July 2 2013 by
WASHINGTON – Hobby Lobby gained relief just in time to avoid a hefty penalty for refusing to comply with the Obama administration’s abortion/contraception mandate.
A federal court blocked enforcement June 28 against the popular craft store chain of a federal regulation that requires employers to pay for coverage of contraceptives, including ones that can cause abortions. The temporary restraining order prevented the mandate from going into effect Monday (July 1) and spared Hobby Lobby a penalty that could have reached $1.3 million a day.
The next step in a lawsuit by Hobby Lobby and a sister Christian bookstore chain, Mardel, is a July 19 hearing regarding their request for a preliminary injunction blocking enforcement of the abortion/contraception mandate while the court case continues.
The order from Joe Heaton, federal judge for the Western District of Oklahoma, came only a day after the 10th Circuit Court of Appeals in Denver ruled Hobby Lobby and Mardel had demonstrated they probably would prevail in showing their religious freedom had been infringed on by the mandate. The eight judges for the 10th Circuit also instructed the lower court to reconsider whether it should grant an injunction.
A lawyer representing Hobby Lobby commended both courts.
Hobby Lobby and its owners “faced the terrible choice of violating their faith or paying massive fines starting this Monday morning,” said Kyle Duncan, general counsel with the Becket Fund for Religious Liberty. “We are delighted that both the 10th Circuit and the district court have spared them from this unjust burden on their religious freedom.”
The Obama administration issued final rules on the abortion/contraception mandate the same day Heaton issued his order in the Hobby Lobby case. The rules did not provide a religious liberty accommodation to for-profit companies such as Hobby Lobby and Mardel, and religious freedom advocates said they failed to remedy the conscience problems for non-profit organizations that object.
Hobby Lobby, which has 550 stores in the United States, and Mardel filed suit last year against the portion of the 2010 health care reform law that requires employers to pay for coverage of drugs defined by the Food and Drug Administration (FDA) as contraceptives, even if they can cause abortions. Members of the Green family – evangelical Christians who own Hobby Lobby and Mardel – do not oppose all contraceptive methods, only those that have abortion-causing qualities. They have said they will not obey the mandate.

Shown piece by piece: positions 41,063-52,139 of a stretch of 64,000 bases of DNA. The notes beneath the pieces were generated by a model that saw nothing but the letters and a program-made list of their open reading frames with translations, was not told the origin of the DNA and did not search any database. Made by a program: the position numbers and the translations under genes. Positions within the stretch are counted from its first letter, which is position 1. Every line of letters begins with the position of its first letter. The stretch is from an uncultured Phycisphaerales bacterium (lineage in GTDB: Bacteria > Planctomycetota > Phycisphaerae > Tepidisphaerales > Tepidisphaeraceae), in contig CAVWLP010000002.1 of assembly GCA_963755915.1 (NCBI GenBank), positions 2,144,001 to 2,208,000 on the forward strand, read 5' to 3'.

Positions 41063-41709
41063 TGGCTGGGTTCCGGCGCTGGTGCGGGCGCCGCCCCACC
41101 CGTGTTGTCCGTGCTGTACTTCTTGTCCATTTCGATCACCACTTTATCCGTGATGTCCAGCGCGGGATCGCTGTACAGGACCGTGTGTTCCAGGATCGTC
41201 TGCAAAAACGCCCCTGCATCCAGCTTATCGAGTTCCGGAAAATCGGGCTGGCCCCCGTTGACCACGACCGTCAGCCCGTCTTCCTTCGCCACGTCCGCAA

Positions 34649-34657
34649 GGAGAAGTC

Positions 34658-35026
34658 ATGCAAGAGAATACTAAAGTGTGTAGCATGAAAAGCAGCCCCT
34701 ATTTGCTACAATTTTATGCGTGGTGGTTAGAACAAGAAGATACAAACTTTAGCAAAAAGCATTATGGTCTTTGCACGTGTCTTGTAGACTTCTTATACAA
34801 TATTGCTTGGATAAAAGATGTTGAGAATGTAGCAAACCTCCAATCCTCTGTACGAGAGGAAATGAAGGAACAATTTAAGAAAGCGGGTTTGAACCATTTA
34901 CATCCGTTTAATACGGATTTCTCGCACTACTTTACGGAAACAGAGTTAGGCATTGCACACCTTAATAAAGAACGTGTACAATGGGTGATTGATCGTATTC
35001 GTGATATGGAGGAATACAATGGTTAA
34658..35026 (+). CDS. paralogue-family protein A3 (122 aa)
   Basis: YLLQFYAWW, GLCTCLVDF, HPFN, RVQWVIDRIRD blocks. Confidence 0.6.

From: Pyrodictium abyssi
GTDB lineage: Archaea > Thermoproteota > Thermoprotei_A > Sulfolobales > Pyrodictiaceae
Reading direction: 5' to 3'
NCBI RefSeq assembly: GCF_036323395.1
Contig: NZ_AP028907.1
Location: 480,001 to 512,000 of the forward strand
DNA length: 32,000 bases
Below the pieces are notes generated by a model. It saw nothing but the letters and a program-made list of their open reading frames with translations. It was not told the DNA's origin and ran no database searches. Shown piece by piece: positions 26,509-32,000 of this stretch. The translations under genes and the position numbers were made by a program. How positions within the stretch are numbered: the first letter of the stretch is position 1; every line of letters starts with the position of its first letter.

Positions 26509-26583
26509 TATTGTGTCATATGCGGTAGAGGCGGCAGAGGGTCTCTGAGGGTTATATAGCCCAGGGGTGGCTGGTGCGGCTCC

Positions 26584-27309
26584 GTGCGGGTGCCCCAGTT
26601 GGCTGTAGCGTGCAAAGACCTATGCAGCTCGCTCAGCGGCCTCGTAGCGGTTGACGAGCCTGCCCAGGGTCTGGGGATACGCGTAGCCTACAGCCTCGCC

The FDA-approved drugs in question in the case include Plan B and other “morning-after” pills with a secondary, post-fertilization mechanism that can cause an abortion by preventing implantation of tiny embryos. The mandate also covers “ella,” which – in a fashion similar to the abortion drug RU 486 – can act even after implantation to end the life of the child.
More than 60 lawsuits have been filed against the abortion/contraception mandate. Before the June 28 order, Hobby Lobby had been one of only seven for-profit companies that had failed to win an injunction or restraining order blocking enforcement of the controversial requirement while their suits proceeded in court, according to the Becket Fund. Courts now have granted injunctions or restraining orders to 22 for-profit corporations. No action has been taken in four lawsuits by for-profit companies.
The Obama administration’s final rules for the abortion/contraception requirement extended the implementation date for Christian institutions and other non-profit organizations from Aug. 1 to Jan. 1, 2014. It will take effect when each organization’s health plan begins a new year. The mandate’s start-up date for for-profit organizations was Aug. 1 of last year.
Hobby Lobby seeks to honor God “by operating the company in a manner consistent with Biblical principles,” according to its statement of purpose. Its stores are closed on Sundays. The Oklahoma City-based chain contributes to Christian organizations selected by the Green family that seek “to share the Good News of Jesus Christ to all the world,” according to its website.
The case is Hobby Lobby v. Sebelius.
(EDITOR’S NOTE – Compiled by Washington bureau chief Tom Strode.)